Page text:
When it comes to food, most people have a rather hearty appetite. A four-course dinner at a trendy new restaurant or a burger and a beer at a beloved corner bar? Bring it on! But when it comes to business-essential topics like insurance and the associated commercial risks that make it an important part of every organization’s bottom line—a business owner’s appetite may not be so easily whetted.
While the task of reviewing insurance needs can often be seen as necessary but unpleasant, it doesn’t have to be that way. Rather than taking on a sales persona, your insurance broker should assume the role of an advisor with the primary goal of guiding your insurance choices to arrive at the best possible fit at the best possible rate.
Understandably, without proper guidance, many people immediately scroll to the last page of an insurance proposal to see the premium. It’s natural to be focused on the cost. But the devil is, indeed, in the details. Insurance premiums are derived from exposures multiplied by a given rate.
When considering insurance options, the most important decision you make is how much you can afford to fund yourself. In effect, what’s your appetite for risk?
Part of this concept is self-explanatory. You choose a deductible that’s reasonable and that you can absorb at the time of loss. However, a larger business can drive costs down with a loss-sensitive approach. Policies can be designed with large deductibles or self-insured retentions that result in ultimate savings.
One of the best examples lies in workers’ compensation insurance. Many businesses have been insured with “first dollar” coverage since their inception. Often their premiums started at just a few thousand dollars per year but now have grown to over $250,000 for this coverage line alone. As a business grows, the ability to absorb larger losses usually grows with it. With proper guidance, the opportunity to reduce the net rate should also increase. By managing claims internally and accepting a large deductible, for example, premium credits of up to 75 percent can be applied, depending on risk parameters and loss history.
For companies with a strong safety culture and years of experience including hard loss data, coverage adjustments can accommodate that changing appetite for risk to drive bottom-line savings.
Expanding companies with a larger appetite for risk can also realize cost savings by reexamining their commercial property insurance. Many underwriters can apply a (per location) loss limit. For businesses with significant geographic spread across multiple locations, this could be an option worth exploring.
Consider a company with five locations and a Total Insured Value (TIV) per location of $20 million. The combined total insured value for all locations would be $100 million, and the company would normally carry blanket coverage of $100 million to fully cover their total risk. This blanket limit would be rated based on the presumption that simultaneous total loss is unlikely. However, the company would indeed pay an insurance premium based on the entirely of this value. Assuming the insured is confident that simultaneous loss is unlikely as well, why not cap the per-occurrence property loss limit at $20 million? It’s a method that is commonly used with multi-state or multi-region companies to reduce the total cost of risk.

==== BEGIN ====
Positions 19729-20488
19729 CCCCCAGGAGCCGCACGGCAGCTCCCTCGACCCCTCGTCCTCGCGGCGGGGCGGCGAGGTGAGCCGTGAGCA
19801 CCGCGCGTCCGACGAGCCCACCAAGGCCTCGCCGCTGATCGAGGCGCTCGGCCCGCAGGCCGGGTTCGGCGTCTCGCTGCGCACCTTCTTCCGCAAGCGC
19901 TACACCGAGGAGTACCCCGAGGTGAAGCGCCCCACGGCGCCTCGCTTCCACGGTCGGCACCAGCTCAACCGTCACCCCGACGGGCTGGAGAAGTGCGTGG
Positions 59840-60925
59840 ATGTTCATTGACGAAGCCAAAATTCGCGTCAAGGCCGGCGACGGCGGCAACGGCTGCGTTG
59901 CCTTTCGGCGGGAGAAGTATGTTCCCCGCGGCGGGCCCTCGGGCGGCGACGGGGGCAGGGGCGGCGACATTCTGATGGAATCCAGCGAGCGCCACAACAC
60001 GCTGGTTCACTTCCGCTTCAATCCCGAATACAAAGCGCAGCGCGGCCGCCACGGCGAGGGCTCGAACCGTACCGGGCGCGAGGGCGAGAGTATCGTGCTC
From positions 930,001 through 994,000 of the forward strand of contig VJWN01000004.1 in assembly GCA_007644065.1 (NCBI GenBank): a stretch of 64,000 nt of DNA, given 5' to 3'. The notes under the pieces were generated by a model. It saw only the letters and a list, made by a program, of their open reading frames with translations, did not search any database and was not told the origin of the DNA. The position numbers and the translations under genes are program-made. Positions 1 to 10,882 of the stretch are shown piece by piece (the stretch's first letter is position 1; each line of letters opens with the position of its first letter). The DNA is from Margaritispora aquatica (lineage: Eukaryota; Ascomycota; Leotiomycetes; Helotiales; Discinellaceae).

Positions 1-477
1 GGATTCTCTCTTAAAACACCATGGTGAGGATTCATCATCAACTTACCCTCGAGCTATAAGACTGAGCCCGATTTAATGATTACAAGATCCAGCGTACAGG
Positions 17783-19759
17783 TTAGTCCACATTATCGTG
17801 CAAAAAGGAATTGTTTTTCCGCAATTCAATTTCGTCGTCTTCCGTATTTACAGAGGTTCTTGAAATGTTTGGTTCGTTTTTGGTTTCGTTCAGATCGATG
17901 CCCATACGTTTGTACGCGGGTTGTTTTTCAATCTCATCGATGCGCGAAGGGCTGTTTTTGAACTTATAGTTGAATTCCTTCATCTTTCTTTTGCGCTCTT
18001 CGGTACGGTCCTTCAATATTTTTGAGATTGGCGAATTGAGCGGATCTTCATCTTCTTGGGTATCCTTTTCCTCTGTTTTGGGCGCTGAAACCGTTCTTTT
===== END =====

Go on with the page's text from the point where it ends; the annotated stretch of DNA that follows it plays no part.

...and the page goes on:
The commonality and application of these examples has a direct correlation to how much risk a company is willing to take to reduce overall costs. The larger a company grows, the more latitude it has to consider such risk management techniques.
Ideally, each line of insurance coverage—including health benefits—can be approached in this same way. Sometimes for no reason other than lack of a recent policy review, a buyer’s risk appetite can appear to vary greatly from one coverage area to the next. For instance, why else would a business self-insure the first $100,000 of a workers’ compensation loss but keep their auto physical damage deductible at $1,000 if they average fewer than three accidents per year? These inconsistencies develop over time, but if reviewed annually to match a business’s overall appetite for risk, savings can be achieved.
In risk management circles—which aren’t as exciting as they sound—you hear the expression, “They’re outgrowing their agent or broker.” This is often true for large, risk-laden clients. The agency that is selling cookie-cutter products is an agency that normally cannot design or have access to insurance programs that include loss-sensitive options. If your business is growing and you haven’t heard about these methods, it might be time to consider other options.
Further, if your company is paying over $500,000 for casualty lines (Commercial Auto, General Liability, and Excess Liability), you should consider Captive insurance options. Simply put, captives are programs designed and paid for by members. Businesses that pursue a captive option are very interested in controlling and managing risk. They often have a higher appetite for risk based on their culture and experience. Because of this, they can pay a lesser net rate and enjoy returns that reflect losses not incurred.
With insurance as a shield meant to protect a business’s balance sheet, you need to make sure your coverage is consistently designed across all lines or types. Measuring your appetite for risk is a good place to start a conversation with your Oswald insurance advisor, whether growing your business or launching one.
This article originally appeared in the August Q3 issue of Commercial Baking.
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